March 8 (UPI) -- More than 500 doctors and medical students in Quebec are protesting against a raise in their salary so that more nurses and support staff can be hired.
Doctors, who make an average salary of about $400,000 (Canadian) per year in Quebec, are scheduled to get a 1.4 percent raise each year from the government-run health program through 2023. But doctors from the group Médecins Québécois pour la Régime Public said in an open letter that they'd rather see that money go towards hiring more nurses to improve the overall healthcare experience for patients.
"We, Quebec doctors, are asking that the salary increases granted to physicians be canceled and that the resources of the system be better distributed for the good of the health care workers and to provide health services worthy to the people of Quebec," the letter states.
It continues: "These increases are all the more shocking because our nurses, clerks and other professionals face very difficult working conditions, while our patients live with the lack of access to required services because of the drastic cuts in recent years."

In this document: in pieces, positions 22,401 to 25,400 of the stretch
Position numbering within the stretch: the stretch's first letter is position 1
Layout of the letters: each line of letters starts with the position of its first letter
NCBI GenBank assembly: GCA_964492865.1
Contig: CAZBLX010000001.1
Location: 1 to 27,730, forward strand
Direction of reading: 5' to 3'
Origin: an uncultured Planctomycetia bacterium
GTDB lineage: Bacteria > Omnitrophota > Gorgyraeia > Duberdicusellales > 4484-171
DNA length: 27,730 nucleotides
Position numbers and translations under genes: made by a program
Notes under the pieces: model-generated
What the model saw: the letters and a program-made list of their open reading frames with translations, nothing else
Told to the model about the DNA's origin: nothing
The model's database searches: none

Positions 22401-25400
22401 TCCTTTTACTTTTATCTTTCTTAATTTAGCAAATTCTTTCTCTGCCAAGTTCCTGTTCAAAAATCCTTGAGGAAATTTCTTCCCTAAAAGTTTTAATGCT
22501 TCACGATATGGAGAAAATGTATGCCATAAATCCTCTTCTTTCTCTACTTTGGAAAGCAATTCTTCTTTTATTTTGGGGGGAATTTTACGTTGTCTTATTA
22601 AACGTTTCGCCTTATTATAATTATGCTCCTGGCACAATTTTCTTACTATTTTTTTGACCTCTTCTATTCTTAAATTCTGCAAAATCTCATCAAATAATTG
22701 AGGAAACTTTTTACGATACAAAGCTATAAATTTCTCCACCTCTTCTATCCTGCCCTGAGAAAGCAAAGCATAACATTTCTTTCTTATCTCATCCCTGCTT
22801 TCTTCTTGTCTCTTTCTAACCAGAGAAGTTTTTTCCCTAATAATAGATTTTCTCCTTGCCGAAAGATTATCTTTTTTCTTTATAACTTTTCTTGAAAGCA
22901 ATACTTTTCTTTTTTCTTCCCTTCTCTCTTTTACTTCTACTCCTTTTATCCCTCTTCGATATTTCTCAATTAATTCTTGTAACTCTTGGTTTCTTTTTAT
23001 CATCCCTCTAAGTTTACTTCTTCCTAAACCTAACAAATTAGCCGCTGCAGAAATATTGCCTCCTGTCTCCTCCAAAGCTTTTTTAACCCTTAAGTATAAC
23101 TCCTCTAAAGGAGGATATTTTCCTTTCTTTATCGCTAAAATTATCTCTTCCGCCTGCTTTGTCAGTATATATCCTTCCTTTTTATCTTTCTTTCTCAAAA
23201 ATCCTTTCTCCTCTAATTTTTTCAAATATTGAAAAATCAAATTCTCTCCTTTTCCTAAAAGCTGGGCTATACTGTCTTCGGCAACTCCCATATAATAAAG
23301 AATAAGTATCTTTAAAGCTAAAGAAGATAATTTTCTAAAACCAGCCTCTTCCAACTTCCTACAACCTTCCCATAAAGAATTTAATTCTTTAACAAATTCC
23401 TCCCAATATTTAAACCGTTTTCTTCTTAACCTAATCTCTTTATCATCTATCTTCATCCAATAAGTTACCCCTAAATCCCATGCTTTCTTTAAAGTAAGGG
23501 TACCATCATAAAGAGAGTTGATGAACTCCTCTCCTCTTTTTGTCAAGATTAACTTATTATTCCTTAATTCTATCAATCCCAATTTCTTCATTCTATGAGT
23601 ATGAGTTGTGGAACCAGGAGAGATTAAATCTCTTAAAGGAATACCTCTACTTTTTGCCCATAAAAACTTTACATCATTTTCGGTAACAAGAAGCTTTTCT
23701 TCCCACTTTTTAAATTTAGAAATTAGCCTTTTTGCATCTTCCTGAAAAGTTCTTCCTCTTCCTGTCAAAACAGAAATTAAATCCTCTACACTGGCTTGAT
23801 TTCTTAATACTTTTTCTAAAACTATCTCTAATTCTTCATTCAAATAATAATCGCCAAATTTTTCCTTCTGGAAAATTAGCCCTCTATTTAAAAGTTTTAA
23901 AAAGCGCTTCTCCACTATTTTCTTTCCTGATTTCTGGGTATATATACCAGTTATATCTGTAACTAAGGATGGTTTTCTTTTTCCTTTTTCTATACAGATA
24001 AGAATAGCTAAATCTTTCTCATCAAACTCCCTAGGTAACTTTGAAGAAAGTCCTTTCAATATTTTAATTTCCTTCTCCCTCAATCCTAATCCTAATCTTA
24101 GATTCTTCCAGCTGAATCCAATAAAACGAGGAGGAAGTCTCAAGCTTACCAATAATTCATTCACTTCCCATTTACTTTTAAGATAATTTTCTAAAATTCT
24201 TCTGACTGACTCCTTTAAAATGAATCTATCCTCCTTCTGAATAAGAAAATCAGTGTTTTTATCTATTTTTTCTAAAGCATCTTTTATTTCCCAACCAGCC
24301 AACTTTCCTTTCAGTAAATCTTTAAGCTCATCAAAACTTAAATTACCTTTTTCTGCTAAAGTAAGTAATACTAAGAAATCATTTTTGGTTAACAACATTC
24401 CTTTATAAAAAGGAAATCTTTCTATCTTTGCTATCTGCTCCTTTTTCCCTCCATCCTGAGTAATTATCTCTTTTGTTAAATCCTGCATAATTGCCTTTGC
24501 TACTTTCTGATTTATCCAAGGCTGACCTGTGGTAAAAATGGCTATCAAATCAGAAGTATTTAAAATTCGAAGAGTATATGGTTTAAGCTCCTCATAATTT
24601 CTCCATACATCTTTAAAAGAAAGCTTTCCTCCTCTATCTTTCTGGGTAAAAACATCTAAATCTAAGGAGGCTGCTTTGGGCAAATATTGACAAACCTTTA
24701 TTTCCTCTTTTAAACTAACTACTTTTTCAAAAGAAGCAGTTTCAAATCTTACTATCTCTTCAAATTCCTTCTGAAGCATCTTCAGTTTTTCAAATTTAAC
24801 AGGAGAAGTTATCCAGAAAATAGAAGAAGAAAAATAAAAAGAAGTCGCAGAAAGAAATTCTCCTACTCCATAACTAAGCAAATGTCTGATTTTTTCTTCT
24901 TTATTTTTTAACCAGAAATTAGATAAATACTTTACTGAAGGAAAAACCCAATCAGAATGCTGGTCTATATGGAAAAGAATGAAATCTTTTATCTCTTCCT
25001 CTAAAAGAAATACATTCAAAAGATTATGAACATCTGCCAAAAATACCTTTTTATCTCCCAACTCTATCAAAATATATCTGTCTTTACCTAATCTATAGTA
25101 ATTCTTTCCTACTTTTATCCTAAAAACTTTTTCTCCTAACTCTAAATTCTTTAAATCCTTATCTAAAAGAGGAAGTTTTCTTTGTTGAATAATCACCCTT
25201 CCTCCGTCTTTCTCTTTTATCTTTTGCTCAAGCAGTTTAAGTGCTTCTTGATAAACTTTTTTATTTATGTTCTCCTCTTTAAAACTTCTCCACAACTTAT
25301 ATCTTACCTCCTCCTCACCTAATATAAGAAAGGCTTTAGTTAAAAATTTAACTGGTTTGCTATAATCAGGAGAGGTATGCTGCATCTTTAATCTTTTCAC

But Quebec's health minister, Gaétan Barrette, said the pay increase deal has already been made and he has no plans to renegotiate.
"If they feel they are overpaid, they can leave the money on the table. I guarantee you I can make good use of it," Barrette said, according to the CBC.
Quebec's nursing plight has been a much talked-about topic in Canada for months as nurses say that government cuts have worsened their work conditions, as well as patients' experience due to lower nurse to patient ratios.
And while Quebec doctors make more money on average than doctors in other provinces, nurses make less -- averaging about $23 per hour to start, compared to $31 in Ontario and $36 in Alberta, according to the Montreal Gazette.
"They're always asking us to reorganize, to do more with less," Nancy Bedard, head of the Federation interprofessionnelle de la sante du Quebec, said last month. "We've hit a wall, a level where we say we can't go further."